Hand me downs haven't had much of a place in our house. Archer wore some of Hal's old sweaters as a baby but mainly only ever wore new clothes or those purchased at resale shops. I was the first of my friends and family to have a child so everything had to come new, unattached to siblings, friends, stories... Stain-free and tagged in paper bags with their receipts.
And though in my head I figured Fable would be able to wear plenty of Archer's old clothes, when it came time to go through some of them I realized that, no, I didn't want to dress my daughter like a boy. There were far too many beautiful dresses in the world to put her in grey drawstring shorts. And yet. A handful of Archer's old clothes made sense, a few tee shirts, a pair of jeans, some black boots.... If Fable so desired to wear them, they were hers. So I made them accessible, folded them next to the various floral thises and striped thats in her dresser, gave her the option to choose.
Fable turns two on Saturday. I've been preparing myself for this day since Fable turned one and now, this week, I finally feel ready. I'm ready to watch her blow her candles, ready to quit with the "twenty-something" months and call her "two!" Ready to start seriously looking into preschools for her to attend. Read to buy her her first tricycle.
Meanwhile, I clean out her drawers (as I do every few months when I notice things aren't fitting like they used to) gobbling up memories just in case her outgrown dresses don't make it back into our home again. Folding. Sniffing. Looking for missing buttons before finally tucking the little piles of clothes into the storage bins in the garage.
Last Sunday Fable found Archer's old racecar tank balled up in the back of her drawer. She handed it to me and starter tugging at her pajama top.
"Cah!" she said. "Cah! Cah!"
So I helped her out of her pajamas and into the tank top with the race cah and away she zoomed, out the bedroom door and into the afternoon to find her brother.
I spent the rest of the day thinking about the shirt and where it came from and those first few wears - three summers ago before Fable was born. Before me getting pregnant again was even mentioned. How this little shirt had traveled with Archer on many adventures and in and out of two plus years of preschool. How he wore it before he started talking up until the days his sister was born. There's a picture I have of Archer wearing the shirt in Florida where we spent Thanksgiving three years ago, pictures of him at the beach, the playground, our old house, conked out in his car seat, eating birthday cake at the dinner table...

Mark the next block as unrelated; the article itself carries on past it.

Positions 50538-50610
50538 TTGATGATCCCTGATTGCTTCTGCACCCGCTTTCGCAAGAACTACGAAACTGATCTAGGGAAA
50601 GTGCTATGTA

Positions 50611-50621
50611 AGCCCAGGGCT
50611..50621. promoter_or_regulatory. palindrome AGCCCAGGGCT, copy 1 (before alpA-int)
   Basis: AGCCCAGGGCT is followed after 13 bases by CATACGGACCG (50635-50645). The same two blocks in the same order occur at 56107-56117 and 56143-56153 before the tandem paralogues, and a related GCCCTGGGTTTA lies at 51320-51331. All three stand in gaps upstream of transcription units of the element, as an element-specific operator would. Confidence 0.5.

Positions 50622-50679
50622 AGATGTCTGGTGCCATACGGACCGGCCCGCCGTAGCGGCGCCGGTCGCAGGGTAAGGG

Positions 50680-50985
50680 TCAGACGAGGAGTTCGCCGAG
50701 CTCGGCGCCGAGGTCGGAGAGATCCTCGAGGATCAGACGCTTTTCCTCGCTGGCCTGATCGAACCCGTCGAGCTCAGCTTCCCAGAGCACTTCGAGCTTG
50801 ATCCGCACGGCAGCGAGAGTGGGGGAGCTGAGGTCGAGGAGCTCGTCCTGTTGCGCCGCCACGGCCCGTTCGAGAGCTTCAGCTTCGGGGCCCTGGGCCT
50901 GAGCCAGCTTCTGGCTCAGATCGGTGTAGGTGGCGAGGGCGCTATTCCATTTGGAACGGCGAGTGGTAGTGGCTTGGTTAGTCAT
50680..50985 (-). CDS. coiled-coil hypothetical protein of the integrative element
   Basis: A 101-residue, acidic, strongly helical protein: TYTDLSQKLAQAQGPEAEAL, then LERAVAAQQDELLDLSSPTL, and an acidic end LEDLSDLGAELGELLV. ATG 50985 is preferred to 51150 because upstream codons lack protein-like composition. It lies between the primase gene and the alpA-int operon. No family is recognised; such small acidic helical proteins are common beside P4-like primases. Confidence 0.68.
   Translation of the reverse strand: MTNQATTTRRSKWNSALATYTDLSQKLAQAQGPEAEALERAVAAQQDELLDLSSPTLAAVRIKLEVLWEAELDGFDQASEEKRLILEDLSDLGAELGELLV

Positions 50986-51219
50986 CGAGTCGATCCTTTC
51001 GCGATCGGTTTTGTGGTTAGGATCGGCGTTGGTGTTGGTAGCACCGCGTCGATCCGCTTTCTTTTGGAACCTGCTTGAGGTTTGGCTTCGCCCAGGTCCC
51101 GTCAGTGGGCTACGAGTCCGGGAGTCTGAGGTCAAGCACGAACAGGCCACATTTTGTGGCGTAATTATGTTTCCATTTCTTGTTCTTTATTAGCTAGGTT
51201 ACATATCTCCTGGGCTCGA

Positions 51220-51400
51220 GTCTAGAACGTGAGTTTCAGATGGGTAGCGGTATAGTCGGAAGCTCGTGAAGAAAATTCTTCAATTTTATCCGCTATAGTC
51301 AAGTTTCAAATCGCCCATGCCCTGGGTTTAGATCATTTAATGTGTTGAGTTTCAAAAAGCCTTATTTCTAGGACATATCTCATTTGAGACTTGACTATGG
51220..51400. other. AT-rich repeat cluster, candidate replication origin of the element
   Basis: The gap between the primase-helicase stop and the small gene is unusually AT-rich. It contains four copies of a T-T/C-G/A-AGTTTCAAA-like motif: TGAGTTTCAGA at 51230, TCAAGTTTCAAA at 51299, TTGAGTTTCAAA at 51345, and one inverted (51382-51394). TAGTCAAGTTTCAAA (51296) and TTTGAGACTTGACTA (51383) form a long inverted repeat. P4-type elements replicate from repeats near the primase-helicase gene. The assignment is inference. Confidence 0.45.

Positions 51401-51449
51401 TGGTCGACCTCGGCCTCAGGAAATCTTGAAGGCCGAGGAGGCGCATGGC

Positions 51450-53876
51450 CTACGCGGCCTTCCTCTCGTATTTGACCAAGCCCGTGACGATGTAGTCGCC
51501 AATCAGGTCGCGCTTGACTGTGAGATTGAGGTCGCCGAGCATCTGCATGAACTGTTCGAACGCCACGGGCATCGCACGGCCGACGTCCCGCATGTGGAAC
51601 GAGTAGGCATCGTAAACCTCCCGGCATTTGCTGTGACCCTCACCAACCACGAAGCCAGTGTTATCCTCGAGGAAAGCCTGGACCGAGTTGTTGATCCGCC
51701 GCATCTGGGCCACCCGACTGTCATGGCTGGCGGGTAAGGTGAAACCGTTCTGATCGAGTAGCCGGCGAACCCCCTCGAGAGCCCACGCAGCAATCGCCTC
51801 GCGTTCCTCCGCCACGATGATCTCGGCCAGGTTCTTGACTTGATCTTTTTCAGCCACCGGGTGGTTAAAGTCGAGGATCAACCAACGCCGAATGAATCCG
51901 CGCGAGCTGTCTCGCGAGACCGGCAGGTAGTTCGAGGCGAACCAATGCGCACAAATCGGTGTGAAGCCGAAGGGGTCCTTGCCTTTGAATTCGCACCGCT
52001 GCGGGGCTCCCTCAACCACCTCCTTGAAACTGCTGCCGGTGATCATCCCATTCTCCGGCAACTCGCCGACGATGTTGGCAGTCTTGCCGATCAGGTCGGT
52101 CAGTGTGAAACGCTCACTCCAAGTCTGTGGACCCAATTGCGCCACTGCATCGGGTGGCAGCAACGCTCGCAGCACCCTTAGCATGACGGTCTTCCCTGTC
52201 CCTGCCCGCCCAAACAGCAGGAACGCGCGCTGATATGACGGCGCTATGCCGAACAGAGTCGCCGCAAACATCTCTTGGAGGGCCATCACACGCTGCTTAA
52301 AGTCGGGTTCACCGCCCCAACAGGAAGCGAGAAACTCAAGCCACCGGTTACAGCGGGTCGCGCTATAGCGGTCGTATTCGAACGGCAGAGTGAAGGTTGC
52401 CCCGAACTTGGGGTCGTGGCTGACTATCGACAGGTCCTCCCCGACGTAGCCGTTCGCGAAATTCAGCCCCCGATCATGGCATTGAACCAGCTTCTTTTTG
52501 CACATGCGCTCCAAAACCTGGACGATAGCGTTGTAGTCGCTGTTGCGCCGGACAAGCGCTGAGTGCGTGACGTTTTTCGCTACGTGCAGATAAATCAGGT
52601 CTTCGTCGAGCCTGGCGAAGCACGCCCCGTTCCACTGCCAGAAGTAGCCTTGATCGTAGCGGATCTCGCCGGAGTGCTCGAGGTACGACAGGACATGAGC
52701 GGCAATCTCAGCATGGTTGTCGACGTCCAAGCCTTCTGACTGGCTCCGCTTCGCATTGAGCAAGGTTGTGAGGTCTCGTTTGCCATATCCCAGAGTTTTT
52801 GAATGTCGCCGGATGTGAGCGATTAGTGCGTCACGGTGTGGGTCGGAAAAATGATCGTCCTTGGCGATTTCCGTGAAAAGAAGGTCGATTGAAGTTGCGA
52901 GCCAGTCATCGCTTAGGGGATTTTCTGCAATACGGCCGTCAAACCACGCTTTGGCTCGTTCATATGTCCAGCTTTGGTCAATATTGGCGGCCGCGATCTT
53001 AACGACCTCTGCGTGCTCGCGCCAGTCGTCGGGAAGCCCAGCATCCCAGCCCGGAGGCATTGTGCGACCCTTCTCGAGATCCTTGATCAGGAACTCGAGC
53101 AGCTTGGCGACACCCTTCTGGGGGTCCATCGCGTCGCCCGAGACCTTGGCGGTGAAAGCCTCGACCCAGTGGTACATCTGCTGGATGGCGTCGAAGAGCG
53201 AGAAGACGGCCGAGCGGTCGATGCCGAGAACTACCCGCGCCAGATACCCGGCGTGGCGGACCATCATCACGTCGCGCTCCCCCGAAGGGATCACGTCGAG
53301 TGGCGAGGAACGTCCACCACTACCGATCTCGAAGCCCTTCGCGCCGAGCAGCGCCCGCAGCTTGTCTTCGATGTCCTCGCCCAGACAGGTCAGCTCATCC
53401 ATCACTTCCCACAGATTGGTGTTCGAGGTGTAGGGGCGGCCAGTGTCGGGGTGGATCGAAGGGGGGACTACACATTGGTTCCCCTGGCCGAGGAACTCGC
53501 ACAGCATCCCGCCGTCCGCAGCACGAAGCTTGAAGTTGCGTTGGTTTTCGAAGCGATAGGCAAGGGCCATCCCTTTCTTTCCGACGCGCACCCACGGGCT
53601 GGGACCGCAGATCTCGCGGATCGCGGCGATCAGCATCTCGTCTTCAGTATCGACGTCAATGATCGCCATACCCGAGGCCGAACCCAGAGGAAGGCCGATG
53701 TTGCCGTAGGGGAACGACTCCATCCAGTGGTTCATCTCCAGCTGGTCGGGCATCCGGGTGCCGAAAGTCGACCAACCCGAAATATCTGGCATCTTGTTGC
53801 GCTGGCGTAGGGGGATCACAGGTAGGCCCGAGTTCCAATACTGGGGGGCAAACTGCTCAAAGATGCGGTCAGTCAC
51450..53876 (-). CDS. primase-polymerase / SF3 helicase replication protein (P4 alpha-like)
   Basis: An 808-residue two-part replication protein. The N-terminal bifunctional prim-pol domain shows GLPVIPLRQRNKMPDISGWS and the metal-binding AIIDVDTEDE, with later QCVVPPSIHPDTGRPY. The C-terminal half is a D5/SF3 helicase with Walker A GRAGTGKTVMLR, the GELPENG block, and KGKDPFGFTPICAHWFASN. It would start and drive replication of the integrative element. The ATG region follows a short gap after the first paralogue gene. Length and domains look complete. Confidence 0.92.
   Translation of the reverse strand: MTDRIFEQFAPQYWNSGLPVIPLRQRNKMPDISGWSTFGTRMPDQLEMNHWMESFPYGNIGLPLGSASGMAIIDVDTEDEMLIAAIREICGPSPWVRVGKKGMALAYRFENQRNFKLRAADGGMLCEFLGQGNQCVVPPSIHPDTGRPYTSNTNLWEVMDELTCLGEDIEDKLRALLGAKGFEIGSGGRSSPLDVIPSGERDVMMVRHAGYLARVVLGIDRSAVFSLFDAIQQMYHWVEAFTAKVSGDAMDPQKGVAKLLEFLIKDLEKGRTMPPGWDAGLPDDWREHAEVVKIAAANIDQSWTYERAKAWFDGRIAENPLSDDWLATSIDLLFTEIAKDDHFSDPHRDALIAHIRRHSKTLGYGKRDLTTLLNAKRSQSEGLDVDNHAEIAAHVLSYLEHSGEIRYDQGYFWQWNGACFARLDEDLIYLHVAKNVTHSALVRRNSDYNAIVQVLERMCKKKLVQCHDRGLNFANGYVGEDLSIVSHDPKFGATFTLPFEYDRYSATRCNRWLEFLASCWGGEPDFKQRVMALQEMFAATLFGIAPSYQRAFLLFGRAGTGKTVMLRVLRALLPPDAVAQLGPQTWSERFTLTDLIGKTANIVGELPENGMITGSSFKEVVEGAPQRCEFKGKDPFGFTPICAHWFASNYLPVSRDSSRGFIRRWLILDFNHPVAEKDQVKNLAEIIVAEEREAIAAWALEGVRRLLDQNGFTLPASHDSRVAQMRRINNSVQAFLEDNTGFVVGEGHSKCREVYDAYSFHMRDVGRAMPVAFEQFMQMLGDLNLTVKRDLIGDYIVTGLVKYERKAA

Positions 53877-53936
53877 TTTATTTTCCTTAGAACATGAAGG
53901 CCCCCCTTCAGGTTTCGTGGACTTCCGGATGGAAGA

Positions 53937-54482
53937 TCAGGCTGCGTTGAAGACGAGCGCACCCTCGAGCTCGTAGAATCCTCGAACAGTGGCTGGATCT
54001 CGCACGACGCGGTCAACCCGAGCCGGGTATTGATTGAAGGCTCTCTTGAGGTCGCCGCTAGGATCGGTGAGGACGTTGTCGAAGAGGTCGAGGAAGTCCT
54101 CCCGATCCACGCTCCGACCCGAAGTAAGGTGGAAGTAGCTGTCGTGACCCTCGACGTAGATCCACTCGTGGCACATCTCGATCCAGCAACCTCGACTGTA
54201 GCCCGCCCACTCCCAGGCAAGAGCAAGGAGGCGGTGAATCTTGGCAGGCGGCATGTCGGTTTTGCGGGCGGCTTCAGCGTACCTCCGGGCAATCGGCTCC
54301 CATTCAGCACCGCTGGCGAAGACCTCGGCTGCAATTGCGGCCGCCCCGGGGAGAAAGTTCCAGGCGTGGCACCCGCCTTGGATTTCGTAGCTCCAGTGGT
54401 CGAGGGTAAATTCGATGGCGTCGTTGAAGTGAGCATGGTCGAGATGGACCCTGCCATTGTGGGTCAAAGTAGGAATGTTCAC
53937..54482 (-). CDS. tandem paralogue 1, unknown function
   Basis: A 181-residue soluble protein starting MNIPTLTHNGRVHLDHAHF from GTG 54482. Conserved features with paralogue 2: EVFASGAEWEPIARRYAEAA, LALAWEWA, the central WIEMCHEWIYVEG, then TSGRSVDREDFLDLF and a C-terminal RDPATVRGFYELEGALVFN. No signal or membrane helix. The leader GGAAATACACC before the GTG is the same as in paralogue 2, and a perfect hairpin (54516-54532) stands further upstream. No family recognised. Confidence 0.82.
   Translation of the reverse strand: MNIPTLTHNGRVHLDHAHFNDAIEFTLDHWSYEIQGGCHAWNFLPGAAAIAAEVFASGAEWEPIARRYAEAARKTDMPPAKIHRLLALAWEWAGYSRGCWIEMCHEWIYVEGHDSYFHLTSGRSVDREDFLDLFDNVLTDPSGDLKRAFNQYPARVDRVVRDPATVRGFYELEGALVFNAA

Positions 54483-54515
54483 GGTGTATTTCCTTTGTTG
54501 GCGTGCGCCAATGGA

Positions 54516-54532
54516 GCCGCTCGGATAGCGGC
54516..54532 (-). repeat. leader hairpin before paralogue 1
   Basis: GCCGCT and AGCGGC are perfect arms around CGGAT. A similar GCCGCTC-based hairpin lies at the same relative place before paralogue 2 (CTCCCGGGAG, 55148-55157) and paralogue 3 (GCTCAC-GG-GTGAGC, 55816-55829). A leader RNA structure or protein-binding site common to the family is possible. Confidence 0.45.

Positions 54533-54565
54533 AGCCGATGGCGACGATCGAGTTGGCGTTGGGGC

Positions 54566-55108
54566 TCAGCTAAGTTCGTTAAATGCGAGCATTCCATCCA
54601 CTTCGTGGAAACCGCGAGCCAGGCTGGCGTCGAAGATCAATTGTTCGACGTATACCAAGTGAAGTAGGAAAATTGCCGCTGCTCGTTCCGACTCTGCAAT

...Meanwhile, there she was, filling her backpack with tiny animals in the living room, wearing it too. Little tank top, nothing special. Faded and stained and nondescript. And then I started to think about whether or not three years from now, there would be another body to inherit the tee, dancing around the living room, differently accessorized, spirited.
I have friends with two boys. Friends with two girls. Friends who watch one child outgrow a dress, only to see it dance another day on their second child, third child, fourth... Sunday was the first time I have had this experience so for me, it caught me by surprise.
"It's just a shirt."
Nah. It's not though. Because time isn't measured by time. It's measured by things that change and memories and stains on faded tee-shirts. It's measured by waistbands that no longer latch and busted buttons and scars that fade or don't. And when they're little? When their years are measured in months after being measured in weeks after being measured in days, hours, minutes.... these are the things we have to cling to- tangible things that have adventured before and will, as they say, ride again.
Later that night, I pointed out the "1" on the little race car on Fable's chest before pulling her shirt over her head.
"One, doo!" She said back as I flung the dirty tee into the hamper.
"Six days, sister. You still have six whole days before you're doo."
And then she smiled and stepped one leg at a time into her pajama bottoms.